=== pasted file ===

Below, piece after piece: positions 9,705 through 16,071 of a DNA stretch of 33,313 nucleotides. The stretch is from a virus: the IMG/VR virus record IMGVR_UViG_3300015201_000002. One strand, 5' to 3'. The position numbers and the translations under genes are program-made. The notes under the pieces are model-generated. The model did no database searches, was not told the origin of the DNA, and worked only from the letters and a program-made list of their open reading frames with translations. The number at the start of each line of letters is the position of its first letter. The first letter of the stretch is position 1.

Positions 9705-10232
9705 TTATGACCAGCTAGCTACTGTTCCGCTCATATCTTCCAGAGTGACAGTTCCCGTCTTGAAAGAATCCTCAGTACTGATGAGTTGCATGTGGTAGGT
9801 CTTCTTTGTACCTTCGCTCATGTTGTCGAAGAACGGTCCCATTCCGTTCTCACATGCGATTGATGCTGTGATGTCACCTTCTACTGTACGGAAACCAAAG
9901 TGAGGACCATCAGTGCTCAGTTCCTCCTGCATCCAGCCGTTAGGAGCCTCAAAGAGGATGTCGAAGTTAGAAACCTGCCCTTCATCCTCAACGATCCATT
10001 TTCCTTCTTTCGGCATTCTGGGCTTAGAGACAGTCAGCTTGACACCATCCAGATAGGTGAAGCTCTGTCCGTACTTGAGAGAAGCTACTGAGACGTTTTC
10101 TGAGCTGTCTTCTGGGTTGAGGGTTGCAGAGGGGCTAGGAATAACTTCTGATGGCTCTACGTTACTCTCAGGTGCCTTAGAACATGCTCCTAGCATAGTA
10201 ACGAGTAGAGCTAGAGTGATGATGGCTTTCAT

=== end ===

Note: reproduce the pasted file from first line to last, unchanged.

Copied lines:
Below, piece after piece: positions 9,705 through 16,071 of a DNA stretch of 33,313 nucleotides. The stretch is from a virus: the IMG/VR virus record IMGVR_UViG_3300015201_000002. One strand, 5' to 3'. The position numbers and the translations under genes are program-made. The notes under the pieces are model-generated. The model did no database searches, was not told the origin of the DNA, and worked only from the letters and a program-made list of their open reading frames with translations. The number at the start of each line of letters is the position of its first letter. The first letter of the stretch is position 1.

Positions 9705-10232
9705 TTATGACCAGCTAGCTACTGTTCCGCTCATATCTTCCAGAGTGACAGTTCCCGTCTTGAAAGAATCCTCAGTACTGATGAGTTGCATGTGGTAGGT
9801 CTTCTTTGTACCTTCGCTCATGTTGTCGAAGAACGGTCCCATTCCGTTCTCACATGCGATTGATGCTGTGATGTCACCTTCTACTGTACGGAAACCAAAG
9901 TGAGGACCATCAGTGCTCAGTTCCTCCTGCATCCAGCCGTTAGGAGCCTCAAAGAGGATGTCGAAGTTAGAAACCTGCCCTTCATCCTCAACGATCCATT
10001 TTCCTTCTTTCGGCATTCTGGGCTTAGAGACAGTCAGCTTGACACCATCCAGATAGGTGAAGCTCTGTCCGTACTTGAGAGAAGCTACTGAGACGTTTTC
10101 TGAGCTGTCTTCTGGGTTGAGGGTTGCAGAGGGGCTAGGAATAACTTCTGATGGCTCTACGTTACTCTCAGGTGCCTTAGAACATGCTCCTAGCATAGTA
10201 ACGAGTAGAGCTAGAGTGATGATGGCTTTCAT